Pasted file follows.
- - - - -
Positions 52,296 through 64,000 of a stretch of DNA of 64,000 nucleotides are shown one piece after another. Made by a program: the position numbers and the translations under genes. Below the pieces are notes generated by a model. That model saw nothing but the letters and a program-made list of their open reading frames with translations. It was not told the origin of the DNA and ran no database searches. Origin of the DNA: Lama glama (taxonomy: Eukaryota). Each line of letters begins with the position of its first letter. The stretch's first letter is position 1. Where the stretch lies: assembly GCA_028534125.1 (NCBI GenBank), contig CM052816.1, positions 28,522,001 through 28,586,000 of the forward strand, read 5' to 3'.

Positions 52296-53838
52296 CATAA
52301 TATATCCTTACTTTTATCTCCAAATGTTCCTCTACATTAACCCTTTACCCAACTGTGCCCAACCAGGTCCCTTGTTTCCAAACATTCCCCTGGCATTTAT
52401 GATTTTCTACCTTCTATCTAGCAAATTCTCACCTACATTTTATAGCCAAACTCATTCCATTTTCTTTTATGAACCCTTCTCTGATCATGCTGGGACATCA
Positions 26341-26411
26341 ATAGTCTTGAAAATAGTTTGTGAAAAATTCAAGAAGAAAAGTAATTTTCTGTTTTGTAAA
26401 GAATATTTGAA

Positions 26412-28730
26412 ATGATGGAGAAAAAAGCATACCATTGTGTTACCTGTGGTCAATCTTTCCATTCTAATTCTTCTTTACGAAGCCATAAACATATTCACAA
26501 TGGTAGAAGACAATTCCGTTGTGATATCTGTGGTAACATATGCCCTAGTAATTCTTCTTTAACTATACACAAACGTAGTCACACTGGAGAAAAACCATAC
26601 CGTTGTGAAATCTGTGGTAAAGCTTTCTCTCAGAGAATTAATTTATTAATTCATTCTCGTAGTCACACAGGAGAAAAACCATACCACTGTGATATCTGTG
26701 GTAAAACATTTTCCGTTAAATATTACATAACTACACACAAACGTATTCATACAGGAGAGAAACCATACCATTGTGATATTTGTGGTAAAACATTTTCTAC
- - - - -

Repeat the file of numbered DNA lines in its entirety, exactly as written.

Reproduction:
Positions 52,296 through 64,000 of a stretch of DNA of 64,000 nucleotides are shown one piece after another. Made by a program: the position numbers and the translations under genes. Below the pieces are notes generated by a model. That model saw nothing but the letters and a program-made list of their open reading frames with translations. It was not told the origin of the DNA and ran no database searches. Origin of the DNA: Lama glama (taxonomy: Eukaryota). Each line of letters begins with the position of its first letter. The stretch's first letter is position 1. Where the stretch lies: assembly GCA_028534125.1 (NCBI GenBank), contig CM052816.1, positions 28,522,001 through 28,586,000 of the forward strand, read 5' to 3'.

Positions 52296-53838
52296 CATAA
52301 TATATCCTTACTTTTATCTCCAAATGTTCCTCTACATTAACCCTTTACCCAACTGTGCCCAACCAGGTCCCTTGTTTCCAAACATTCCCCTGGCATTTAT
52401 GATTTTCTACCTTCTATCTAGCAAATTCTCACCTACATTTTATAGCCAAACTCATTCCATTTTCTTTTATGAACCCTTCTCTGATCATGCTGGGACATCA
Positions 26341-26411
26341 ATAGTCTTGAAAATAGTTTGTGAAAAATTCAAGAAGAAAAGTAATTTTCTGTTTTGTAAA
26401 GAATATTTGAA

Positions 26412-28730
26412 ATGATGGAGAAAAAAGCATACCATTGTGTTACCTGTGGTCAATCTTTCCATTCTAATTCTTCTTTACGAAGCCATAAACATATTCACAA
26501 TGGTAGAAGACAATTCCGTTGTGATATCTGTGGTAACATATGCCCTAGTAATTCTTCTTTAACTATACACAAACGTAGTCACACTGGAGAAAAACCATAC
26601 CGTTGTGAAATCTGTGGTAAAGCTTTCTCTCAGAGAATTAATTTATTAATTCATTCTCGTAGTCACACAGGAGAAAAACCATACCACTGTGATATCTGTG
26701 GTAAAACATTTTCCGTTAAATATTACATAACTACACACAAACGTATTCATACAGGAGAGAAACCATACCATTGTGATATTTGTGGTAAAACATTTTCTAC